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Manitobans cautioned as province enters fourth wave

Tuesday, September 28, 2021 @ 1:31 PM | By Terry Davidson

Manitoba’s government is reminding its residents to continue practising physical distancing and get vaccinated as the province deals with its fourth wave of COVID-19.

The Sept. 27 warning comes the day the province reported 93 new cases, 67 of which were found in people not fully vaccinated. There were also two virus-related deaths over the weekend, according to a government news release.

And as of that day, 366 new cases had been identified since Sept. 23.

“Public health officials advise that Manitoba is now clearly at the beginning of the fourth wave of COVID-19 cases,” states the release. “Manitobans are reminded to continue to practice the fundamentals, reduce the number of close contacts and to get immunized as soon as possible.”

As of then, there were 646 active cases of COVID-19 in the province, with 77 people in hospital and 19 in intensive care. There have been 1,209 COVID-19-relatred deaths in the province.  

Earlier this month, the province took action to address the impending fourth wave, as well as the spread of the delta variant.  

On Sept. 3, Manitoba brought into force its vaccine passport system, making proof of immunization a requirement for a range of places and activities, including restaurants, nightclubs, movie theatres, fitness centres, indoor group recreational activities and concerts and sporting events.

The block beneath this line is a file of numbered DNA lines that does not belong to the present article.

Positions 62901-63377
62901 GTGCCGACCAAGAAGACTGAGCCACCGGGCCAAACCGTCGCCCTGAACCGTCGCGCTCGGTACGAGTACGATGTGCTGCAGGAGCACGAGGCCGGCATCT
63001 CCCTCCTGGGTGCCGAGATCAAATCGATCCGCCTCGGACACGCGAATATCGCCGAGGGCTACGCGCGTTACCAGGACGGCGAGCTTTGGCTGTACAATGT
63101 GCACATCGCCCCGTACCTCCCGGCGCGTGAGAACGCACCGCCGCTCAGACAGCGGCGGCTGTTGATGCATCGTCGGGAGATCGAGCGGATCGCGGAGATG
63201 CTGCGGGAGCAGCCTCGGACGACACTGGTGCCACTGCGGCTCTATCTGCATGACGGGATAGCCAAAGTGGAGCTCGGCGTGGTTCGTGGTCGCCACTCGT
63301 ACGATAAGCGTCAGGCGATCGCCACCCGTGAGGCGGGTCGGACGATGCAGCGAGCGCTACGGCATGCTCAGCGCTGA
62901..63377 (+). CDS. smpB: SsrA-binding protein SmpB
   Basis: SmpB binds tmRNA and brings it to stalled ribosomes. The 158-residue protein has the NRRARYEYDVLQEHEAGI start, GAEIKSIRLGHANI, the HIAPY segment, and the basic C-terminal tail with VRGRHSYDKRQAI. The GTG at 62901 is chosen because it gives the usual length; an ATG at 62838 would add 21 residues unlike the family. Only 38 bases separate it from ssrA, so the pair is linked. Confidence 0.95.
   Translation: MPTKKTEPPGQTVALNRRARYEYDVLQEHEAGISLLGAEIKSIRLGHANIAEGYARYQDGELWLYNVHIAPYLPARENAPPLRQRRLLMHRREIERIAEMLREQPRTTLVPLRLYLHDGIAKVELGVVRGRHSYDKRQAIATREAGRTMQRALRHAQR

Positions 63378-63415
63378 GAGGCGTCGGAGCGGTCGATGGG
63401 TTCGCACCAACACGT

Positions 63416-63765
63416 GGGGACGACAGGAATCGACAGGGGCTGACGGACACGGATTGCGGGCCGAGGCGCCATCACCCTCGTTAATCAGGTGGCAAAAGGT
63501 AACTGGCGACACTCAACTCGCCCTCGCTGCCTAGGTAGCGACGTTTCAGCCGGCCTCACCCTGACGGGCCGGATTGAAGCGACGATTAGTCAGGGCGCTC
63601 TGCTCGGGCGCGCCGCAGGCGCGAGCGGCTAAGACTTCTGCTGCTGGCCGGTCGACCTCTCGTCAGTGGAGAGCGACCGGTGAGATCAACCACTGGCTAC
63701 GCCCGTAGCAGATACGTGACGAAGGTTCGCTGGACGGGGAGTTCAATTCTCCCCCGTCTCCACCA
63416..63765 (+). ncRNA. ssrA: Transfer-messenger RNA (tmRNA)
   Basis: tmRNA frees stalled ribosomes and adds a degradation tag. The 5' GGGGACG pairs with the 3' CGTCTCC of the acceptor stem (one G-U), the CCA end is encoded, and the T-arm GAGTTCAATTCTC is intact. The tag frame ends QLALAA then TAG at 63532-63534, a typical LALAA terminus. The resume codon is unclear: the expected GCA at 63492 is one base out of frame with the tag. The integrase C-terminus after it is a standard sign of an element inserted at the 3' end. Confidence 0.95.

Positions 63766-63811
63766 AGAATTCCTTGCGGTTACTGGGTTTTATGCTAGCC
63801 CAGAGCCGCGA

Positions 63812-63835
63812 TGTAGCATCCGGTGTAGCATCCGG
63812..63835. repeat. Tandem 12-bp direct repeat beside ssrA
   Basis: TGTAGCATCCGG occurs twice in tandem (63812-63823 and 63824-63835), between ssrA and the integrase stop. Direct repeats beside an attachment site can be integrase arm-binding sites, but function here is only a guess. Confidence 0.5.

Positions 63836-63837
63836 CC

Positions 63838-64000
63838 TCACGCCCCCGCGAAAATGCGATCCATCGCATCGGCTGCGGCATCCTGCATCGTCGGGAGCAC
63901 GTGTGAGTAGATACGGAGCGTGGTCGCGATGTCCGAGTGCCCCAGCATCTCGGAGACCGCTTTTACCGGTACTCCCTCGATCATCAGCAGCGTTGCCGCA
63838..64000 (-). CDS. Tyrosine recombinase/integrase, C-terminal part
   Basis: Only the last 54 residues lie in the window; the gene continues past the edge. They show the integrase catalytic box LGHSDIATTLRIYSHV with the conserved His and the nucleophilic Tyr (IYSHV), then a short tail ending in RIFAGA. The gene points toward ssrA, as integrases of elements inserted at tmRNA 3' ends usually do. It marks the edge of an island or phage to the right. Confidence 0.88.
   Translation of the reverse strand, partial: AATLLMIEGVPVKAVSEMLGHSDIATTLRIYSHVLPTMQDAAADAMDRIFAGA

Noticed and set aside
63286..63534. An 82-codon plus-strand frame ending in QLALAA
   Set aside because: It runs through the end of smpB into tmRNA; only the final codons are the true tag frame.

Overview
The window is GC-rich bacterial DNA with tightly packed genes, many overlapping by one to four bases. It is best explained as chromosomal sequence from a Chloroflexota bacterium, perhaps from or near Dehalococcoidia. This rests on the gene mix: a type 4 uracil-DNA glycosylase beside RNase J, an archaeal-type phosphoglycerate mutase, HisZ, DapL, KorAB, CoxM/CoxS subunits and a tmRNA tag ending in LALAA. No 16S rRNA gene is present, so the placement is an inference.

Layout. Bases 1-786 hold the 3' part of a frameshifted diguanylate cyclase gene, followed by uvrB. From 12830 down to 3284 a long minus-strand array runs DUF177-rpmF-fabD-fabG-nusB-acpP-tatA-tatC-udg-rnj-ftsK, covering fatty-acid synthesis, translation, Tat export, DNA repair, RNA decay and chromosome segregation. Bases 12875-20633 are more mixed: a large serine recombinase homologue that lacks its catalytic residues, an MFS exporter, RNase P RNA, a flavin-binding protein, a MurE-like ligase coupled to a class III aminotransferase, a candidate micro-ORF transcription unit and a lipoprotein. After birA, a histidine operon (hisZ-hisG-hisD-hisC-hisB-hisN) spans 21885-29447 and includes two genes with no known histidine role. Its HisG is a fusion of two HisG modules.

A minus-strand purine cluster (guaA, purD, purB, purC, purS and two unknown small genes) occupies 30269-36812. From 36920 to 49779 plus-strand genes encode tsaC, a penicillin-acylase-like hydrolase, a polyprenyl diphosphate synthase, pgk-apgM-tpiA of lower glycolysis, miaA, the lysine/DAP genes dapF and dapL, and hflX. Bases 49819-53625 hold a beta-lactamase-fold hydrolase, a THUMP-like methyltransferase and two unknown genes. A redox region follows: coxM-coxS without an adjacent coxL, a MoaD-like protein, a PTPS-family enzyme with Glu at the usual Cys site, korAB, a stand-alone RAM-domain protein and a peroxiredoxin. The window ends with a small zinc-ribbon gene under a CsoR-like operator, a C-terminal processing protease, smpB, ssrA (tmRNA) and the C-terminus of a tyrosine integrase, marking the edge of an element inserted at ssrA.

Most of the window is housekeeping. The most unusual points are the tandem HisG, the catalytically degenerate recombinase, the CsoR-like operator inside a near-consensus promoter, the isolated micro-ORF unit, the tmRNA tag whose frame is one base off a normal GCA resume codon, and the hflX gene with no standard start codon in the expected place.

Days later, the province tightened its public health orders, which included a significant reduction in the number of people allowed at outdoor gatherings.

Reports of Canada entering a fourth wave surfaced in August as spikes in new cases of COVID-19 and its delta variant were seen in Ontario, Quebec, B.C., Saskatchewan and Alberta.

As far as Manitoba’s judicial system goes, the province’s Court of Queen’s bench made it a requirement earlier this month that all its judges be fully vaccinated in order to enter courtrooms and chambers.

As of, Sept. 10, all but one had received the full round of shots. But Queen’s Bench Chief Justice Glenn Joyal said at the time the lone judge would be vaccinated in the “immediate future.” 

As for the province’s Appeal Court, it is refusing to say if it has a vaccine policy in place for its judges, arguing that revealing such a thing would cause the public to question judges’ impartiality when hearing future challenges to vaccine mandates.

That stance, which has been adopted by several other courts in Canada, has been flagged by some legal minds as being nonsensical, legally flawed and running contrary to public interest.

In contrast, other courts have been more forthcoming.

The Supreme Court of Canada, for example, recently told The Lawyer’s Daily that all nine of its judges have been fully vaccinated. Another is New Brunswick’s Appeal Court and Court of Queen’s Bench, which both revealed that all their judges have had all their shots — no mandate needed.

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